Students from our after-school programs show off their various STEM models.
Students from our after-school programs show off their various STEM models.

The pandemic has also drastically affected students who had to adapt to remote or hybrid learning. BronxWorks acted immediately in a number of ways to bridge the digital divide in our communities and bring digital inclusion to participants. BronxWorks received multiple grants from generous funders to support digital inclusion and enhance STEM learning in our Children & Youth programs. The grants fund upgrades to computer labs and purchasing new equipment, including computers, smartboards, printers, and tablets for participants to borrow for remote learning needs.
Another large development in BronxWorks digital inclusion efforts was the expansion of Wi-Fi access to all three of our family shelters. When in-person learning closed in New York City schools, BronxWorks took steps to secure Wi-Fi access for the Jackson Avenue, Willow Avenue, and Nelson Avenue Family Residences. The shelter teams reached out to a trusted vendor that recently installed closed-circuit television systems. Using the existing network, we installed Wi-Fi hotspots throughout the buildings. By mid-May, all three family residences were connected to high-speed Wi-Fi, allowing students to reliably participate in remote learning.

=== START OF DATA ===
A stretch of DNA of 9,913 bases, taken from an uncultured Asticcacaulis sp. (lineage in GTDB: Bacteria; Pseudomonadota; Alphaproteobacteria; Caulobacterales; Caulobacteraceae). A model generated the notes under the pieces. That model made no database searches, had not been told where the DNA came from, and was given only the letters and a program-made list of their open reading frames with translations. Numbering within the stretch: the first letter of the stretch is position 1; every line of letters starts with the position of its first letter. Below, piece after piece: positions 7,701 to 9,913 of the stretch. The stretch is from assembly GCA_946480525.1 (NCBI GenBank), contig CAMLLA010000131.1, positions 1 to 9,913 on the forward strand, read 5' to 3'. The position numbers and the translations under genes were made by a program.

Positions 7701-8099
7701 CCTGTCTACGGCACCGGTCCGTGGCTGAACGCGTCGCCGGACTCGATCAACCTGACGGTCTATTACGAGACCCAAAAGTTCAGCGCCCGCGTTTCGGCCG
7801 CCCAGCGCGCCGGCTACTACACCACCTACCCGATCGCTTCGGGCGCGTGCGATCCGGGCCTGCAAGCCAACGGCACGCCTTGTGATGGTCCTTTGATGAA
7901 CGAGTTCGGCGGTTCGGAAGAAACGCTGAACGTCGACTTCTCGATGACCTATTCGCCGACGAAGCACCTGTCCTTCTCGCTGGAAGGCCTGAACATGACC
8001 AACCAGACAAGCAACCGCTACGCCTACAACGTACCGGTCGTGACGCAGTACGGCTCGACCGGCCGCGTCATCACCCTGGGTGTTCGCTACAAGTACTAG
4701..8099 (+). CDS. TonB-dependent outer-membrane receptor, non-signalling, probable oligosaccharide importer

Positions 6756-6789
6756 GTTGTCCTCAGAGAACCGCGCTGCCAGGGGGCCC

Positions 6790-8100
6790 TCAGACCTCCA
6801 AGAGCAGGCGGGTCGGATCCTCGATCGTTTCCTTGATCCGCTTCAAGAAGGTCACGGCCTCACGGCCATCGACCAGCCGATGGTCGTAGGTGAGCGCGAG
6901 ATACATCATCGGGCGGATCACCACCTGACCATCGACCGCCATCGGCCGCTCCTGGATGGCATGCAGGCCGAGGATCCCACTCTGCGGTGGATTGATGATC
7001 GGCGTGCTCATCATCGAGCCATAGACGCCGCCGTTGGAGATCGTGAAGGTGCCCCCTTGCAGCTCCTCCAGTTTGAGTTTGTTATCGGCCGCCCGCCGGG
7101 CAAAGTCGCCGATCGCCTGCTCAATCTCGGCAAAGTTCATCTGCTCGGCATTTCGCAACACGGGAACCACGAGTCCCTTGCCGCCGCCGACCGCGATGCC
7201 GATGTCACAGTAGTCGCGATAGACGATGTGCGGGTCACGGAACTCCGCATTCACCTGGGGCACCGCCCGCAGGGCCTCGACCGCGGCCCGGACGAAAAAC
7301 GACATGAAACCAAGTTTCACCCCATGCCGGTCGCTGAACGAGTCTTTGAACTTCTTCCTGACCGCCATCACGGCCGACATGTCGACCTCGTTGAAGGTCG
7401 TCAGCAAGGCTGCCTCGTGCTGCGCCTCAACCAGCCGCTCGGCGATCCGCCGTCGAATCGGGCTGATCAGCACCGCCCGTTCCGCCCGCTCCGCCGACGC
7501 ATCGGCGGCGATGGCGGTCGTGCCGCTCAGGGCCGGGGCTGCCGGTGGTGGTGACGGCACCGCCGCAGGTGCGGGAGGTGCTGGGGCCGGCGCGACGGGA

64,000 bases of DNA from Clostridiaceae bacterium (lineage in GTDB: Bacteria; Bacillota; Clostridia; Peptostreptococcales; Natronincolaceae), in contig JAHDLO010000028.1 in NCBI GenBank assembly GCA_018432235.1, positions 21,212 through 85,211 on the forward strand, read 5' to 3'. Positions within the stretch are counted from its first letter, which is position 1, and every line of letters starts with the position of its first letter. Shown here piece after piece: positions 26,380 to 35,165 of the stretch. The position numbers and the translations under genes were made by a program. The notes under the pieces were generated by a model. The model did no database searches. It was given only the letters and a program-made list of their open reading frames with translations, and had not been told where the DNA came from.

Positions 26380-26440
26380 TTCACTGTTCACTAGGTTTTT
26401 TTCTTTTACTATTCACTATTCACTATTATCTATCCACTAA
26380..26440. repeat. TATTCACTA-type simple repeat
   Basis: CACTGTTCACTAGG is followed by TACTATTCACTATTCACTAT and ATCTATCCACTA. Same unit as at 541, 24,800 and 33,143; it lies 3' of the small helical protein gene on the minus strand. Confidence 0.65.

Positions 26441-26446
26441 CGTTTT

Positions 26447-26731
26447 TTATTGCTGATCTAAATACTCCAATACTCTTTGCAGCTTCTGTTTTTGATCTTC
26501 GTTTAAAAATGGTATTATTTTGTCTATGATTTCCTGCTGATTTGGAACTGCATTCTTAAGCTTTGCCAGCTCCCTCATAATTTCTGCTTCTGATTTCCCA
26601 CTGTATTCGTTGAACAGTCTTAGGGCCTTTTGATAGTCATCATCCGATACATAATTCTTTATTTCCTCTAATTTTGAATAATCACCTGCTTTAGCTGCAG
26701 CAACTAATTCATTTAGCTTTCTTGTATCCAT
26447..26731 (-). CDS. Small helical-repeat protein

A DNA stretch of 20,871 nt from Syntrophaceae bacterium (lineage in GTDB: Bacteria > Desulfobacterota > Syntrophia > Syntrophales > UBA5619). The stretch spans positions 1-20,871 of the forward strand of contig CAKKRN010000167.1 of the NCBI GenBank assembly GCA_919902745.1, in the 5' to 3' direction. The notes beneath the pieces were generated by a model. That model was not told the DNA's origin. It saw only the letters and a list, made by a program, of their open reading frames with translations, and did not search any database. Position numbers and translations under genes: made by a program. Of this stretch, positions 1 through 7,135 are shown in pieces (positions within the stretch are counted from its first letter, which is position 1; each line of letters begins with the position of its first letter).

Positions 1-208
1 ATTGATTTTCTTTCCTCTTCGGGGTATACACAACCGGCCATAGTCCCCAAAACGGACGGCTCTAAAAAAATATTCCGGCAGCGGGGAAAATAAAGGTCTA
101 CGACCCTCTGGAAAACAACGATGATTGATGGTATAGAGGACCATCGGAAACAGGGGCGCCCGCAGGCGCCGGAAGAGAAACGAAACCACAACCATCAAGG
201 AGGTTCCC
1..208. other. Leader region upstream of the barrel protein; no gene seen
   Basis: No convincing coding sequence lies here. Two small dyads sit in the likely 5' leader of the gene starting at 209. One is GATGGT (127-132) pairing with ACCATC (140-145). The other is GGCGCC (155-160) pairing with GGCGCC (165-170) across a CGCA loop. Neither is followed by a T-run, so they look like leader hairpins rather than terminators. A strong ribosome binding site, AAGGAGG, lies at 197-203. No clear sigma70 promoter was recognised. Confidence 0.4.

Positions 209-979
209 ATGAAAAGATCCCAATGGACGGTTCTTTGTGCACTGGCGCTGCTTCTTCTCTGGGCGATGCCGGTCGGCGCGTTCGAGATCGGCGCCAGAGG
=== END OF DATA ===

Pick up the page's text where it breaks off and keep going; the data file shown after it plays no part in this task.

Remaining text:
Creatively connecting our families in shelter to Wi-Fi is just one example of our relentless efforts to support Bronx families,” said Eileen Torres, Executive Director.

Thanks to all of these efforts and more that we could not cover, BronxWorks has been able to innovate and adapt to the challenges posed by the COVID-19 pandemic. We hope that by sharing examples of our efforts through this past year, we can express our appreciation for the staff that have made these accomplishments possible. As the pandemic continues, BronxWorks remains committed to doing everything necessary to sustain exemplary services and support our community to recover and build a brighter future for the Bronx.